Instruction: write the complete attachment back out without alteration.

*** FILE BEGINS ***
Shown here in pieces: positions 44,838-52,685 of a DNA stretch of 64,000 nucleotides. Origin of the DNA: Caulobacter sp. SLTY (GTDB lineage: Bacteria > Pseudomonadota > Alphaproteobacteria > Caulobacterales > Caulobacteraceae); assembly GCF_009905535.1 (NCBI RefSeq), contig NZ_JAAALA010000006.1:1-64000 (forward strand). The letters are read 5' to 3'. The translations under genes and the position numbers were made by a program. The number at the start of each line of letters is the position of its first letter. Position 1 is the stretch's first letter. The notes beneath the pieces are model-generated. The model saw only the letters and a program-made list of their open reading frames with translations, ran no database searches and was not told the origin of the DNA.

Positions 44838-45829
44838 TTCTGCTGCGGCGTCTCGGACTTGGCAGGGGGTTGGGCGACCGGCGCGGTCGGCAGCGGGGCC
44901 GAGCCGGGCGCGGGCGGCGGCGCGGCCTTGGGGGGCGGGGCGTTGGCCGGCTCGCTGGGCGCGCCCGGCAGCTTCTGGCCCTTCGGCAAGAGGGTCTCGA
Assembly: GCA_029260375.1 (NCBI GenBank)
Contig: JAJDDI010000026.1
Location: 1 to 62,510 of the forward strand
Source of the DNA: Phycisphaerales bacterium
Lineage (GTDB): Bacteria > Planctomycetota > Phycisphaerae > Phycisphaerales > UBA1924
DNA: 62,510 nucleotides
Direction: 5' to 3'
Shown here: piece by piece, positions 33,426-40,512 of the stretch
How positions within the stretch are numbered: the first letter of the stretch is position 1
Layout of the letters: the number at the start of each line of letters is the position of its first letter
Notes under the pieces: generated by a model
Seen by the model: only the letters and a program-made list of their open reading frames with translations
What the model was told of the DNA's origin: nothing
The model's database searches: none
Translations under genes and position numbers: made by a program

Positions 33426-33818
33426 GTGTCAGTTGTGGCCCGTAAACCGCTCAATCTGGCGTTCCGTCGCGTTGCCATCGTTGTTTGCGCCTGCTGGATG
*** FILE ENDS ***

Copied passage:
Shown here in pieces: positions 44,838-52,685 of a DNA stretch of 64,000 nucleotides. Origin of the DNA: Caulobacter sp. SLTY (GTDB lineage: Bacteria > Pseudomonadota > Alphaproteobacteria > Caulobacterales > Caulobacteraceae); assembly GCF_009905535.1 (NCBI RefSeq), contig NZ_JAAALA010000006.1:1-64000 (forward strand). The letters are read 5' to 3'. The translations under genes and the position numbers were made by a program. The number at the start of each line of letters is the position of its first letter. Position 1 is the stretch's first letter. The notes beneath the pieces are model-generated. The model saw only the letters and a program-made list of their open reading frames with translations, ran no database searches and was not told the origin of the DNA.

Positions 44838-45829
44838 TTCTGCTGCGGCGTCTCGGACTTGGCAGGGGGTTGGGCGACCGGCGCGGTCGGCAGCGGGGCC
44901 GAGCCGGGCGCGGGCGGCGGCGCGGCCTTGGGGGGCGGGGCGTTGGCCGGCTCGCTGGGCGCGCCCGGCAGCTTCTGGCCCTTCGGCAAGAGGGTCTCGA
Assembly: GCA_029260375.1 (NCBI GenBank)
Contig: JAJDDI010000026.1
Location: 1 to 62,510 of the forward strand
Source of the DNA: Phycisphaerales bacterium
Lineage (GTDB): Bacteria > Planctomycetota > Phycisphaerae > Phycisphaerales > UBA1924
DNA: 62,510 nucleotides
Direction: 5' to 3'
Shown here: piece by piece, positions 33,426-40,512 of the stretch
How positions within the stretch are numbered: the first letter of the stretch is position 1
Layout of the letters: the number at the start of each line of letters is the position of its first letter
Notes under the pieces: generated by a model
Seen by the model: only the letters and a program-made list of their open reading frames with translations
What the model was told of the DNA's origin: nothing
The model's database searches: none
Translations under genes and position numbers: made by a program

Positions 33426-33818
33426 GTGTCAGTTGTGGCCCGTAAACCGCTCAATCTGGCGTTCCGTCGCGTTGCCATCGTTGTTTGCGCCTGCTGGATG